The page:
Gil LeBreton

SMU: undefeated and soon to be uninvited

Ben Moore and SMU were given a tough test Tuesday night by Galen Robinson Jr., left, Eric Weary Jr. and Houston, but the Mustangs improved to 18-0.
Ben Moore and SMU were given a tough test Tuesday night by Galen Robinson Jr., left, Eric Weary Jr. and Houston, but the Mustangs improved to 18-0. AP

All dressed up, nowhere to go.

It’s trite, of course. But what else are you going to say about a college basketball team with a 75-year-old legend of a coach, with only seven scholarship players and with the dark, vindictive cloud of an NCAA probation hanging over its head?

With a well-rounded team effort — because, after all, with only seven players there isn’t much to round — the SMU Mustangs remained challenged but perfect Tuesday night, surviving a scare from the Houston Cougars to win 77-73.

Coach Larry Brown’s Mustangs raised their record to 18-0. They are the only remaining undefeated team in the land.

Difficult road tests remain — among them, at Cincinnati, Memphis and Houston — but the Ponies’ gang of seven could actually do this. They could win the American Athletic Conference and become the first college basketball team since North Carolina State in 1973 to go undefeated — and be denied the opportunity for postseason play.

But this, for better or worse, has become their story. Brown and his brilliant but rules-skirting legacy. Keith Frazier and the secretary who took his online course for him. Emmanuel Mudiay, who almost passed through SMU on his way to China and the Denver Nuggets.

Don’t hate. Mudiay, said to be an acute academic risk, was recruited not only by Brown, but also by Baylor, Kansas and Kentucky.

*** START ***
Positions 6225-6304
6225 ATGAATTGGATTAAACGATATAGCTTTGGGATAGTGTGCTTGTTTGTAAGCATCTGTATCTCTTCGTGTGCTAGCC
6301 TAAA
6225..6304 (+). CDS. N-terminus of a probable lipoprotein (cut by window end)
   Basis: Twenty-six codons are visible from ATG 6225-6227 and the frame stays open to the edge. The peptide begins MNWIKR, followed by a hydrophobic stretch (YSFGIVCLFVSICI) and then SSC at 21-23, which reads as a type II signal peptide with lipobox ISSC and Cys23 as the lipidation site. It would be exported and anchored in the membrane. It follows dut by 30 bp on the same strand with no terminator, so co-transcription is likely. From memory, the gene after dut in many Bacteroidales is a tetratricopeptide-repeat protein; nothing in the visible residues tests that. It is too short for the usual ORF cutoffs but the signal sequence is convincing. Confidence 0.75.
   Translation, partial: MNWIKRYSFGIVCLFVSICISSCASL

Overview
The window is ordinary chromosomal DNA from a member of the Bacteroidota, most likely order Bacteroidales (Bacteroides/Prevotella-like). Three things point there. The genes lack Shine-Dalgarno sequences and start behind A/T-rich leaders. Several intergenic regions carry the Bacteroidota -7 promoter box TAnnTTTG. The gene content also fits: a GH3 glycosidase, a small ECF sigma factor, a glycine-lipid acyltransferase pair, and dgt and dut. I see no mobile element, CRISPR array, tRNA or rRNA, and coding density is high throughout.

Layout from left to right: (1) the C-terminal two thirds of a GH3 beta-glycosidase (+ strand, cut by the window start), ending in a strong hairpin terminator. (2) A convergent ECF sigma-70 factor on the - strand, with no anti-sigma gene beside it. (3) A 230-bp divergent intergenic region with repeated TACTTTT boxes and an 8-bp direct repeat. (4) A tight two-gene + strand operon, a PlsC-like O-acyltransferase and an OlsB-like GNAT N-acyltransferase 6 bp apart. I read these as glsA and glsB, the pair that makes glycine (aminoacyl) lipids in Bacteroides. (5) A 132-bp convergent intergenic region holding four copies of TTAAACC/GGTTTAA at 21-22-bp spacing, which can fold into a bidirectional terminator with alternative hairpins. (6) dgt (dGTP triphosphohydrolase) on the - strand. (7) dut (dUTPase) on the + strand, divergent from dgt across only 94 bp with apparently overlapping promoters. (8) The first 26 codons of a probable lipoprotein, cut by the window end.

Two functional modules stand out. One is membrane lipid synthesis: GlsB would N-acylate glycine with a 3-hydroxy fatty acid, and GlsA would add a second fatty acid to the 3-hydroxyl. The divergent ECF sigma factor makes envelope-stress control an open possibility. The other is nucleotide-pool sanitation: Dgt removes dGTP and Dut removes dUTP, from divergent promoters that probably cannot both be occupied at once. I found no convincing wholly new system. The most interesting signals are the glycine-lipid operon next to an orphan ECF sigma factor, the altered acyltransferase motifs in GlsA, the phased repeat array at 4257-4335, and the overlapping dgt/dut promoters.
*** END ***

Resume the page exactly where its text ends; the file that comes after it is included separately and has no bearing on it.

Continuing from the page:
But only Texas Tech and SMU reportedly were hoping there would be some way to get Frazier, a McDonald’s All-American at Dallas’ Kimball High, into school.

The eventual NCAA ruling cited SMU for “lack of head coach control” and Brown was suspended for the first nine games of the season.

The haunting blow was the one-year ban from postseason play — a bitter pill, because it denies a chance for the Mustangs’ three outstanding seniors, Nic Moore, Jordan Tolbert and Markus Kennedy.

Brown is not shy talking about the challenge that his remaining team faces.

“Kenny Smith and I talked today,” Brown said after Tuesday’s game. “Coach [Dean] Smith obviously meant a lot to both of us. And I asked Kenny, ‘What do you think coach would have said to these kids?’

“Kenny said, ‘Just do what you do best, try to make your teammates better and have fun.’

“I think that’s pretty good advice.”

At 18-0 Brown knows the Ponies are going to be under an ever-brightening spotlight.

“The pressure was when we got our ruling,” Brown said. “There’s no pressure now, because we know we’re going to take everyone’s best shot.

“I never thought we would be the big game for people. At UCLA, Kansas and North Carolina, you kind of know — that’s their DNA, and they thrive on that.

“This is something you’ve got to learn. This is going to help us down the road.”

The smoking gun in the NCAA case against SMU was an internet course that Frazier was enrolled in at — wait for it — National University Virtual High School. Yes, it really exists.

When the allegation first surfaced, however, SMU assistant Ulric Maligi suddenly left the program, citing personal reasons. A secretary reportedly obtained Frazier’s online password and performed the course work.

Frazier has left SMU, leaving Brown with the shortest of benches.

“I don’t think any coach could be any prouder of a group than I am,” said Brown, who is in his 41st year as a head coach.

The Mustangs are 18-0. No team in the nation has a better record.

No team has a darker cloud waiting for it.

Gil LeBreton: 817-390-7697,, @gilebreton

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